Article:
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Q1. World Health Organization (WHO) describes mental health is the state of well-being in which individuals understand their ability, the capacity to adapt with the usual pressures of life, flexibility and job efficiency, and the abilities to create an effective contribution to civic society (World Health Organization, 2019). Because of the complicated nature of psychological disorders, successful care also involves continuous access to mental health professionals. Regrettably, mental care services, particularly in developing countries, are not often accessible or underused. Common barriers to reach mental health care include insufficient accessibility and affordability of mental health support, ineffective mental health care policies, lack of mental health awareness, and discrimination (Memon et al., 2016). Patients worldwide face some kind of mental health crisis every day. Yet rather than going to the doctor as they would with a sprained ankle or pain in the chest, these patients face significant obstacles to medical access that hold them out from the mental healthcare environment.
Barriers to access to mental health services are also cultural, as patients feel the burden of social stigma and avoid seeing practitioners in mental health care. Mental illnesses are subject to harsh judgments and stigmatization much more than any other form of illness. Most patients have to not only deal with the sometimes-debilitating consequences of their disease, but often suffer from social stigma and discrimination. Thirty-one per cent of those surveyed in a study stated that wanted to seek mental healthcare and were concerned about what others might say about them. Twenty-one per cent said that they ended up seeking mental health services but claimed that they had attended a clinic for mental wellbeing (Kirk, 2017). Yet social stigma does more than just drive certain people far from the mental health clinic. It also impedes the public understanding of mental health and makes it tough to learn about and navigate the healthcare industry. Stigmatizing mental illness is still a huge societal problem. The general public is generally unaware of this problem, and suspicion of the mentally ill remains widespread. While the people no more put patients in jail, torture, or destroy the mentally disabled as in the Middle Ages or Nazi Germany, but still our societal norms and behaviors remain insufficient of democratic social programs for such patients (Gellately & Stoltzfus, 2018).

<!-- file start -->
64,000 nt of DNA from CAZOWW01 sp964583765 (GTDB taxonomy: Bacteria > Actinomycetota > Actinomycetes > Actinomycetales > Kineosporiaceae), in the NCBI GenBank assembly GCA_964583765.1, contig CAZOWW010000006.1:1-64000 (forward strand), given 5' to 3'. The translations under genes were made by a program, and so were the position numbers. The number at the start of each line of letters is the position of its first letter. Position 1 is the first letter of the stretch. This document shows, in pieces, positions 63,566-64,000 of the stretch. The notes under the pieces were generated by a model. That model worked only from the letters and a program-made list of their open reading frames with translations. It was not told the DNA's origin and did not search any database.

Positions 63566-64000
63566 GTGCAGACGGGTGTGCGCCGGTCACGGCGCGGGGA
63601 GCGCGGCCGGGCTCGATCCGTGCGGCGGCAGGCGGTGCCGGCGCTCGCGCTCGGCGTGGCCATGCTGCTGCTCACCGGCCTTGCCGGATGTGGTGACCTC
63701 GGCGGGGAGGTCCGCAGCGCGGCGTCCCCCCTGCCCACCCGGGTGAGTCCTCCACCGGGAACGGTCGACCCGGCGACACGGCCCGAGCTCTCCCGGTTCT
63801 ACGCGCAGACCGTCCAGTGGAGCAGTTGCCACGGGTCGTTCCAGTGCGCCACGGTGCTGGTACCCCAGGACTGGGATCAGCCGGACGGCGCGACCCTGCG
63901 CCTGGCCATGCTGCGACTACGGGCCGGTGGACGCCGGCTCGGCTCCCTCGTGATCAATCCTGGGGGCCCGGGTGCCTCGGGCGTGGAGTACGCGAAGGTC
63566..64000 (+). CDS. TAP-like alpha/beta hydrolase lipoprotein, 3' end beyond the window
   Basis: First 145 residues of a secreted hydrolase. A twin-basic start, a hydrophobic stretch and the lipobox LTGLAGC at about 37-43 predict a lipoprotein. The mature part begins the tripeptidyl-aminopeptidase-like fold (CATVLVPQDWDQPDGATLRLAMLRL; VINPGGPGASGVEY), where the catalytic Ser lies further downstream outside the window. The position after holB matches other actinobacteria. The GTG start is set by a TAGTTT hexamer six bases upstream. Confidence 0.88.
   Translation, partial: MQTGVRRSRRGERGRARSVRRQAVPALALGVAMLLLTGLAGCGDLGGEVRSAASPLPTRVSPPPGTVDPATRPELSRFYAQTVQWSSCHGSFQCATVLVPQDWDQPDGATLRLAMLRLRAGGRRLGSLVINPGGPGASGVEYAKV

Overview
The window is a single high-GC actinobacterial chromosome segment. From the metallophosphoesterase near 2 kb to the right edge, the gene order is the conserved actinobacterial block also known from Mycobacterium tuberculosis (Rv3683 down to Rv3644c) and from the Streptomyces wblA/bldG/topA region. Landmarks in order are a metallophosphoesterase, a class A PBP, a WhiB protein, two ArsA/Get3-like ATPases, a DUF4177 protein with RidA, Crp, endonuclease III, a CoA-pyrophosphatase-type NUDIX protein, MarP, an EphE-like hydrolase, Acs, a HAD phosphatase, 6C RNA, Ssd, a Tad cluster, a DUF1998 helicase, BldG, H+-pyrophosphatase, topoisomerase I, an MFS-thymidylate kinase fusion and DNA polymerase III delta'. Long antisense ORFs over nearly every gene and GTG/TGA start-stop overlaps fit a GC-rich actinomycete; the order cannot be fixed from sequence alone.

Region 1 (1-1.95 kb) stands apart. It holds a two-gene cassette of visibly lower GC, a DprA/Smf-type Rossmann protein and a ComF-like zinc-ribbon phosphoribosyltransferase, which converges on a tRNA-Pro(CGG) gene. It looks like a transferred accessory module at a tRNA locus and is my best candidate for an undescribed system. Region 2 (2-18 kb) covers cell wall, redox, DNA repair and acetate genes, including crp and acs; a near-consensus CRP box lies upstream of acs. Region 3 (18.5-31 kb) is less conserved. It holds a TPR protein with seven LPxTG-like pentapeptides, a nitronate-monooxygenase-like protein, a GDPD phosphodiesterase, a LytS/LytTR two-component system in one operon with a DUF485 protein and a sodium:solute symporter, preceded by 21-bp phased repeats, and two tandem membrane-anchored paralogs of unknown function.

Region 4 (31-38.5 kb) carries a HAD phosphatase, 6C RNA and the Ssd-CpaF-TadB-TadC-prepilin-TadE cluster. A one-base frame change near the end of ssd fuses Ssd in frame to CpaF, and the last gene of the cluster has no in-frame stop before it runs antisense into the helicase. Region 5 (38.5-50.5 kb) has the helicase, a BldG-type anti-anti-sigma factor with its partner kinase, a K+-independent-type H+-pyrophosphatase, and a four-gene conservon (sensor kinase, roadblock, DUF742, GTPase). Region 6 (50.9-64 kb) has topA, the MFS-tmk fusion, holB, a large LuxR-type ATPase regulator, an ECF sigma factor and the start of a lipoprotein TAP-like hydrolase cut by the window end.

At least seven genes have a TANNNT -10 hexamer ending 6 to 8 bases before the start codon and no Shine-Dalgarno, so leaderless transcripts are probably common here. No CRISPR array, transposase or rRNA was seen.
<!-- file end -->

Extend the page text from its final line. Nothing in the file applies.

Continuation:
The enabler is the decentralization and incorporation of mental health into general health care and community-based programs. The robust strategies can be used to increase access to mental health care at national and state levels. Subsequently, many psychiatric units can be developed in community hospitals. Also, there can be more community psychiatric nursing and mental health services at state and regional health levels (Badu, O'Brien & Mitchell, 2018). Furthermore, there are many programs by Non-governmental organizations and other organizations to strengthen community identification and treatment of mental illness. Effective identification of symptoms and the development of treatment networks could help incorporate individuals into society. Several studies have shown that there are current referral mechanisms that could promote the provision of mental health care. At least once a month, they will refer these patients with mental illnesses to an upper level of treatment, such as the community hospital rehabilitation units or the treatment centers.
Q2. Social isolation, unemployment, poor health, and poverty all contribute to mental illness. And, in a time of illness, guilt and oppression will manipulate people. Media heightens the situation. News reports frequently connect mental illness to violent acts, or depict patient issues as dangerous, abusive, unethical, or highly vulnerable and therefore unable to lead regular, healthy lives. The people with mental health issues are amongst the least likely of every group with such a long-term health condition or disability. Such people face challenges when finding employment or when they are in a secure, long-term relationship (Ellis, Every-Palmer & Einstein, 2017). Most of the time they are not included socially in the popular society as in general, society has stigmatized perceptions of mental health, and how it impacts society. Most people believe that individuals with mental disorders are aggressive and abusive but the fact is that they are more at risk of harming or attacking themselves rather than hurting others. Social pressure and discrimination may also exacerbate the mental health problems of others, discourage or prevent them from care and recovery (Fritz et al., 2018). The best way to counter these stereotypes is through first-hand contact with individuals who are experiencing mental health problems. Many national and regional interventions are aimed at changing societal attitudes of mental illness.